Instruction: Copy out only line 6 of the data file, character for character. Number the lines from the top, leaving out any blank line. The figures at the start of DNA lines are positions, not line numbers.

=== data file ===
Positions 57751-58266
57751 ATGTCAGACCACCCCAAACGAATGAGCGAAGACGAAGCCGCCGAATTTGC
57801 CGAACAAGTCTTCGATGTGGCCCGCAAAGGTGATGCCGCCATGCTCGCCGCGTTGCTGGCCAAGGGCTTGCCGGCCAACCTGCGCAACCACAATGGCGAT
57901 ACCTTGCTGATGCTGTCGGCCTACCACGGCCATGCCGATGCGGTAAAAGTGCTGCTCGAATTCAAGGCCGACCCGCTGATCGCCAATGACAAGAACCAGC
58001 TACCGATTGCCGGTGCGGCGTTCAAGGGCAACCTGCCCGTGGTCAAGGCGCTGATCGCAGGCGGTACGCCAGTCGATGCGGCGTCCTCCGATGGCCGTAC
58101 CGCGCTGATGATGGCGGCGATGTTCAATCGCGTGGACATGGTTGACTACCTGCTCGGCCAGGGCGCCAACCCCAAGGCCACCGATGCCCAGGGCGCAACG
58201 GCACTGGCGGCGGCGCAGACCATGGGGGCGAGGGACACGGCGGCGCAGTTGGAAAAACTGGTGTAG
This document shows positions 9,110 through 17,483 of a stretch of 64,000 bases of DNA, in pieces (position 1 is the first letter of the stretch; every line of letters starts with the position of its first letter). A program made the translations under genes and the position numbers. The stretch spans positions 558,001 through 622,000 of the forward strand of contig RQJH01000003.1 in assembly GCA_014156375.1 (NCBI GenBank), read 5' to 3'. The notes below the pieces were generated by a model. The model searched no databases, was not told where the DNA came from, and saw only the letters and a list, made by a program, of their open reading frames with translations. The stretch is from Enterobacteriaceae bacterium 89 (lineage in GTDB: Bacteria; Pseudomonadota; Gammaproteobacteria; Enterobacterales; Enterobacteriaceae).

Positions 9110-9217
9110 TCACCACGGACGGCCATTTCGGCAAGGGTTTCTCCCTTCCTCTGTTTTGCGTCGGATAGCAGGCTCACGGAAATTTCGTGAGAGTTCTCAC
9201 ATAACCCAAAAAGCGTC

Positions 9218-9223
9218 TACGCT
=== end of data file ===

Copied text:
58101 CGCGCTGATGATGGCGGCGATGTTCAATCGCGTGGACATGGTTGACTACCTGCTCGGCCAGGGCGCCAACCCCAAGGCCACCGATGCCCAGGGCGCAACG